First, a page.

“However, as the unit has pregnant girls and other young mums there are always people here to give expectant mothers advice as they have already been through it. They are their peers so I think the girls listen when they talk about labour, pain relief and what to expect.”

Alison believes it the city’s high teenage pregnancy rate can be tackled with better sex education, not just in school but from parents too.

“It should be openly discussed in the home,” she explained. “Parents should be able to talk to children about sex so that when they grow up it’s not a taboo subject.

“Families often think it’s the job of the schools to discuss contraception and education but it’s not. Plus it isn’t just about protecting girls from getting pregnant, it’s about STI’s too.

“There is still a lot of ignorance about infections, how they can be caught and that some are not curable. Chlamydia is rife in Sunderland – one-night stands may be more common and the norm but people are not thinking about how they are spreading infection by not using protection.

“Most importantly we want young girls to have more respect for their bodies. Sex is precious and there is nothing wrong with waiting until they meet the right person who they want to have a relationship with.”

The atmosphere within the unit is very relaxed and although they may have their bad days the girls I spoke to seem keen to attend and very happy with the help they receive.

Alison said: “We have a lot if girls who have been a success and they have gone on to college and university and they now have good jobs. We want girls to know that it’s hard when you have a baby young but it’s not impossible. We try to instil that just because they have a baby, their education doesn’t have to stop.”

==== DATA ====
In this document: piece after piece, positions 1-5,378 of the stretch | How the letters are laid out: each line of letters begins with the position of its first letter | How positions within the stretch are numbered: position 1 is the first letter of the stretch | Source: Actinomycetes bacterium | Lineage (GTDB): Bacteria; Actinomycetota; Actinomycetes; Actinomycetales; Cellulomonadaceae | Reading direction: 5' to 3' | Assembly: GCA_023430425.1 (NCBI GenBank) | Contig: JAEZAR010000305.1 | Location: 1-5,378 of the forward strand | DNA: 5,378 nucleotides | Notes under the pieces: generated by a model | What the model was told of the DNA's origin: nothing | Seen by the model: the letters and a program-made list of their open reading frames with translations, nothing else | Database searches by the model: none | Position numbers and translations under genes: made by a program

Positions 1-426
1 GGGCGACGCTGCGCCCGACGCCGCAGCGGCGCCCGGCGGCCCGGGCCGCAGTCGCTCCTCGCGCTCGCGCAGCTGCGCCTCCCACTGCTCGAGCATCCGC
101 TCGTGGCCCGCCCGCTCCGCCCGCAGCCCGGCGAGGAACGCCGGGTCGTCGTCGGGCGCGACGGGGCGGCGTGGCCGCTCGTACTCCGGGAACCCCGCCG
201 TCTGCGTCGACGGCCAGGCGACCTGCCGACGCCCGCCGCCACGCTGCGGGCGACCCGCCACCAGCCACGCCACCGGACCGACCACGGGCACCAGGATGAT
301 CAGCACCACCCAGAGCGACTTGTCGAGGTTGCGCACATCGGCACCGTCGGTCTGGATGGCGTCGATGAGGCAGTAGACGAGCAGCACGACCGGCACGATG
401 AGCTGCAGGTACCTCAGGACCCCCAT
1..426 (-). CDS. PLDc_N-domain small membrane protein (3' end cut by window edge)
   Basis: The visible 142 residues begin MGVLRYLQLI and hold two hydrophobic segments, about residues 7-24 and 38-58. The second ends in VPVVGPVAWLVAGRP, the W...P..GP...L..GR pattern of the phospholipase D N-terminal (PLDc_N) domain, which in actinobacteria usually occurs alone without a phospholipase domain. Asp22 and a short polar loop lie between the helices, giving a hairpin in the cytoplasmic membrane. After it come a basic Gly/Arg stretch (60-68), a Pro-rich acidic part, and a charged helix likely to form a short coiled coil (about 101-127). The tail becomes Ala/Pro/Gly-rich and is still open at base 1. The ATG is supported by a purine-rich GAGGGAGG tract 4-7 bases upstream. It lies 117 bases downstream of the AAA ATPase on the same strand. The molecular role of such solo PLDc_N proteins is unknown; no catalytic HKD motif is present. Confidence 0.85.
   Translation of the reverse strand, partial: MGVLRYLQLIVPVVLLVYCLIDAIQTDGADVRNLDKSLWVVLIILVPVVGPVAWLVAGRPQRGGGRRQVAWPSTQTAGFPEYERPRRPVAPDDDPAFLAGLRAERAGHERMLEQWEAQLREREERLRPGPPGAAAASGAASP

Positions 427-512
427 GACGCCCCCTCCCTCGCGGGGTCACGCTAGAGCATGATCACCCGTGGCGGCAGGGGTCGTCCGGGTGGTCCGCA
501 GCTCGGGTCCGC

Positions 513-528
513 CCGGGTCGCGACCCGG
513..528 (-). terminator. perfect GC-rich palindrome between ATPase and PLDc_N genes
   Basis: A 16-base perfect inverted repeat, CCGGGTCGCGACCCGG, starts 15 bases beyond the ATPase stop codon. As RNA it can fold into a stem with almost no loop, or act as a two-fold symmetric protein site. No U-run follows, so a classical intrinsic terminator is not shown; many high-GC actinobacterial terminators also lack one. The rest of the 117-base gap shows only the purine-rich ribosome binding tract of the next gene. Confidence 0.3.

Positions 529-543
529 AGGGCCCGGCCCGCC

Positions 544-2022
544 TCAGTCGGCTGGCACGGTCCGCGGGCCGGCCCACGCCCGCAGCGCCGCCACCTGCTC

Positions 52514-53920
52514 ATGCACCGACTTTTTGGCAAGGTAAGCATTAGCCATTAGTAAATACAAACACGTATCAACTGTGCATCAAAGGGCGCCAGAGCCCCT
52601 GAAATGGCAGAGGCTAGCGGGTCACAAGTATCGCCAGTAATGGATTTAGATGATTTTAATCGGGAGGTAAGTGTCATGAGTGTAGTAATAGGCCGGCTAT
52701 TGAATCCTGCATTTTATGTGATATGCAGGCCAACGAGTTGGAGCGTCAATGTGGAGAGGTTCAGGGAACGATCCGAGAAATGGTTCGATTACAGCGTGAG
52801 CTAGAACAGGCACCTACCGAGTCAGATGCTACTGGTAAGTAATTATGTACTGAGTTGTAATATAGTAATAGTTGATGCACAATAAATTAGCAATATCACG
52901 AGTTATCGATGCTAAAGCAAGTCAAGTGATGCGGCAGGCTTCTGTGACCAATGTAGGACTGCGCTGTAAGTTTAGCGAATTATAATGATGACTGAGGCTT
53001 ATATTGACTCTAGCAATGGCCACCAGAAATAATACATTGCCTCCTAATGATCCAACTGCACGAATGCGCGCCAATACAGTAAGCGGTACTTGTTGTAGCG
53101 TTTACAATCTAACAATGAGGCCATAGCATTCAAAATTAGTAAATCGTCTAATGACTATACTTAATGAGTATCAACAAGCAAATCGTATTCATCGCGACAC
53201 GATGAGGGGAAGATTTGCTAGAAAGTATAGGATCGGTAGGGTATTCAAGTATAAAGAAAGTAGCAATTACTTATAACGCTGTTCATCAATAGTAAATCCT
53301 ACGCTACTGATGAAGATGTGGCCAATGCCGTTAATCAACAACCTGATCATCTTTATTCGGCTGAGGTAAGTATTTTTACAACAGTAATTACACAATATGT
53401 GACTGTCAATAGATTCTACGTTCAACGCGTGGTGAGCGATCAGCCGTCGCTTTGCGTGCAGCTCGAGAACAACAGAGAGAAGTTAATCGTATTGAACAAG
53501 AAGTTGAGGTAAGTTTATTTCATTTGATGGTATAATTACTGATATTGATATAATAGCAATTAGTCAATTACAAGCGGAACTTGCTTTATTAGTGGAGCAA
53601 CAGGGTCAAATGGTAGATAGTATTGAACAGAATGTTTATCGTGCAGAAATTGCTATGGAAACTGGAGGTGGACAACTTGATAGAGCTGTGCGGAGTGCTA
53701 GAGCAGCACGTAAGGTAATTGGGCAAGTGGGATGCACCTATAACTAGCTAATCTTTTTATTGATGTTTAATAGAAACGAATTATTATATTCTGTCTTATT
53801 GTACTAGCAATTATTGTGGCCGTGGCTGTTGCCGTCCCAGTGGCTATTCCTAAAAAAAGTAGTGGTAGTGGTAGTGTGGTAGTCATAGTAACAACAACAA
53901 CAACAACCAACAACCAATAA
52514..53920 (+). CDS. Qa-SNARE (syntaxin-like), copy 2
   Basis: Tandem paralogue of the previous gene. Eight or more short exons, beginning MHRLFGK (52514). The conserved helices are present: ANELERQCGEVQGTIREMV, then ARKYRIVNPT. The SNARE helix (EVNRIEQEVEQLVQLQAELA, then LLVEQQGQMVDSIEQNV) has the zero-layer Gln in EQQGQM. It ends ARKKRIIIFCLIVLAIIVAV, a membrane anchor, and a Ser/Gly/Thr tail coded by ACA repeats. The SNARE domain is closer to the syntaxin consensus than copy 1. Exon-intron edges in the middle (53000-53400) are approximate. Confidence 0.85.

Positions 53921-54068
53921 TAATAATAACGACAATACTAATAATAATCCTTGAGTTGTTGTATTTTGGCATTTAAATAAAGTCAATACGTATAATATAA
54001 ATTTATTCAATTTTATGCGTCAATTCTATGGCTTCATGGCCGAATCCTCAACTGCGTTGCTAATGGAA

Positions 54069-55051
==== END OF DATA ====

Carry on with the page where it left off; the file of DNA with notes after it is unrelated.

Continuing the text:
For more information on the Young Mum’s Unit visit the Your Health website www.yourhealthsunderland.com

Chelsea, 16

WHEN I first met Chelsea Forth the 16-year-old was doting on her 19-week-old son Levi.

This week, when I returned to the unit, Levi was ill and I could tell she was really missing having him around.

But despite having to leave him with her mum she had still come to the unit, which shows what an effect it has on their dedication and motivation.

Chelsea told me she was scared when she found out she was pregnant at 15. She said: “I was crying and laughing at the same time because it was such a shock.

“It always seems to be people like us who don’t sleep around who fall pregnant and the ones who do don’t – I just didn’t think it would happen to me.

“I kept it quiet for a while but then when I started being sick my mam guessed. We did a pregnancy test and she started crying. I think she thought I was going to ruin my life.”

Chelsea chose not to attend the unit while she was pregnant but when the team approached her once she had Levi she decided to give it a go.

She said: “I wasn’t going to school anyway because I didn’t like it. This is much better, it’s more one on one than a class of 30 and everyone is in the same situation.

“It helps having the nursery for Levi to go to so I can get on with my work. Alison and Kelly are really good, they don’t judge you or pressure you but they do keep you on the right track.”

Although Chelsea loves her little boy she would definitely advice girls her age to be careful if they don’t want to get pregnant. She said: “In a way I thought it had ruined my life but I have to look at the positives and it’s also the start of a new one.”

Jordyn, 15

JORDYN BOYES admits she was daft for having sex without protection.